The patient was under clinical review and regular follow up for one year duration with no clinical evidence of recurrence and functional impairment (Figure 7).


Minor salivary gland tumors constitute 2 to 4% of all head and neck malignancies and 10% of the tumors within the oral cavity (Sanchez et al., 2005). Minor salivary glands contribute about 22% of all salivary gland tumors (Cohen, 1986; Spiro, 1986; Waldron et al., 1988). Pleomorphic adenoma is the most common minor salivary gland tumor (Sumer and Celenk, 2008). The current theory of histogenesis centers around the myoepithelial cell and a reserve cell in the intercalated duct. Ultrastructural studies have confirmed the presence of both ductal and myoepithelial cells in the pathologic process. Workers have postulated that the myoepithelial cell is responsible for the morphologic diversity of the tumor, including the production of the fibrous, mucinous, chondroid and osseous areas (Shafer et al., 2005). The hard palate is the most common site followed by the lip, pharynx, and retromolar area (Cohen, 1986; Spiro, 1986; Waldron et al., 1988). Intraoral pleomorphic adenoma is usually presented as an asymptomatic slow-growing mass, in the fourth and fifth decades (Feinmesser and Gay, 1983). Moshy et al. in their study postulated higher predilection among older patients (Moshy et al., 2010). However, Waldron et al. favored a younger age group (Waldron et al., 1988).

Most studies have shown that minor salivary gland tumors are more common in females than the male counterparts (Loyola et al., 1995), with a male:female ratio of 1:1.8 to 1:2.4 (Kusama et al., 1993; Rivera-Bastidas et al., 1996). The palate has the highest concentration of minor salivary glands in the upper aero digestive tract and the most favoured site for both benign and malignant minor salivary gland tumors. Pleomorphic adenoma of the hard palate is typically a firm or rubbery submucosal mass without any secondary changes (Sanchez et al., 2005). The differential diagnosis should include palatal mass, odontogenic and non-odontogenic cysts and tumors, and salivary gland neoplasms. Palatal abscess, the most frequent swelling of the hard palate deserves first consideration. This could occur as a result of infected/non-vital tooth in close vicinity or a localized periodontal defect. However, in our case, the absence of these findings demerits its consideration. Considering odontogenic and nonodontogenic cysts should be based on a thorough clinical exploration of the swelling and demonstration of its cystic nature.  The  presence  of  soft tissue components and minor salivary glands warrants us to consider soft tissue and salivary gland tumors. Lipoma, neurofibroma, neurilemmoma, pleomorphic adenoma, mucoepidermoid carcinoma and adenoid cystic carcinoma need consideration.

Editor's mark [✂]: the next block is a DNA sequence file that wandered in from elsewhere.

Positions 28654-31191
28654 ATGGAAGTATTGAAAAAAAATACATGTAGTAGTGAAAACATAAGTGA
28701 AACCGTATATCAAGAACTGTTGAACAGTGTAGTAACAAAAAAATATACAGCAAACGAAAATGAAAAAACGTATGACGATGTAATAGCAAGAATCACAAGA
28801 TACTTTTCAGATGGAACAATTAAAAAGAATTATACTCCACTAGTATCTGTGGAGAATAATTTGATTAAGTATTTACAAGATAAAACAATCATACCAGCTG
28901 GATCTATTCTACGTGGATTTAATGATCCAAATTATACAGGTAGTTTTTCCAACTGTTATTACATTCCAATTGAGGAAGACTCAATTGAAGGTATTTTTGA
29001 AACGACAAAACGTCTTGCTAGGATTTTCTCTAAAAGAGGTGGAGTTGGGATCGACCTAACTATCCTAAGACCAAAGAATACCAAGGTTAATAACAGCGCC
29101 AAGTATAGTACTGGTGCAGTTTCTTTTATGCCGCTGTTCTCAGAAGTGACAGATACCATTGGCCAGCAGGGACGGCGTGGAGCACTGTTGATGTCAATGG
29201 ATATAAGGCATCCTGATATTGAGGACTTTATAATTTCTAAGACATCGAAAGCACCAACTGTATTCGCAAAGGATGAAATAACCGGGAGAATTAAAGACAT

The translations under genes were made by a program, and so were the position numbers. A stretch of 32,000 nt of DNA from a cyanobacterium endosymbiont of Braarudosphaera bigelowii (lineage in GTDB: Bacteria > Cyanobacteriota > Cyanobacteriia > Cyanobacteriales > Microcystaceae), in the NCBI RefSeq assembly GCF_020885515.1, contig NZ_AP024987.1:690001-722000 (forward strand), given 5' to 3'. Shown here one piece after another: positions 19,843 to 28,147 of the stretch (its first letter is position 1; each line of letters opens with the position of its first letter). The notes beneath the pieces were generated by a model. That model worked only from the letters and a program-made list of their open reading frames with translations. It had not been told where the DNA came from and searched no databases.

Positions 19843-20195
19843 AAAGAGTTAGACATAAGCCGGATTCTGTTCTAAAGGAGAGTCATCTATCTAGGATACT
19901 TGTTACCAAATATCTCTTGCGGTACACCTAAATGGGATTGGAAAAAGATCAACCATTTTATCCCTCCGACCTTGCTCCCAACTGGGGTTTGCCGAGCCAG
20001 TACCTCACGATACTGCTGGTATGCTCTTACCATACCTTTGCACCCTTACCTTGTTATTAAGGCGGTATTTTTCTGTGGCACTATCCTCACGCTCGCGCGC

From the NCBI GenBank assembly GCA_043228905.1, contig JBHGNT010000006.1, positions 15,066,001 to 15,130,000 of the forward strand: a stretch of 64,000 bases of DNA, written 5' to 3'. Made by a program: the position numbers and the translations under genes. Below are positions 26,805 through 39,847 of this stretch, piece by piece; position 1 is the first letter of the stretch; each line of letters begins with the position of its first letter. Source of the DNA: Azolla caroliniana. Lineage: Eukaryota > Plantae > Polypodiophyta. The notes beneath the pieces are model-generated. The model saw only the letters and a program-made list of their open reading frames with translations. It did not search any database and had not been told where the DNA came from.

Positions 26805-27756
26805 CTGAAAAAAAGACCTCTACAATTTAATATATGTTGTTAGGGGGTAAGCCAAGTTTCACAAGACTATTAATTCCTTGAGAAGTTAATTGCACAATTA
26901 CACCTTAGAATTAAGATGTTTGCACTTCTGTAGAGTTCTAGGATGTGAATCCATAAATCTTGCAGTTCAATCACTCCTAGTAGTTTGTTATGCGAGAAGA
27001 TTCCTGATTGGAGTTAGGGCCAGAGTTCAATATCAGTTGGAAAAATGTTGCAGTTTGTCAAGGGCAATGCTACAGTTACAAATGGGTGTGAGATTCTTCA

Pleomophic adenoma is the most common salivary gland tumor, which presents as a smooth, submucosal mass or nodule, and its neoplastic growth rate is usually indolent. Mucoepidermoid carcinoma is the most common malignant salivary gland neoplasm. The minor salivary glands constitute the second most common site, the palate which is the most preferred site for this mixed tumor (Neville et al., 2009). It is usually presented as an asymptomatic, slow-growing swelling, fluctuant to firm in consistency. Adenoid cystic carcinoma, the most commonly encountered pathology in the palate may present as a painful or an asymptomatic swelling with secondary changes such as dysphagia and hoarseness of voice suggestive of malignant changes (Mubeen et al., 2011). The treatment of choice for pleomorphic adenoma involving the minor salivary glands in the palatal region will require a wide excision with the removal of bone if it is involved. A simple enucleation is thought to cause high local recurrence due to the rupture of the capsule or spillage of tumor cells into the surrounding area (Mubeen et al., 2011).


The authors declare that they have no conflicts of interest.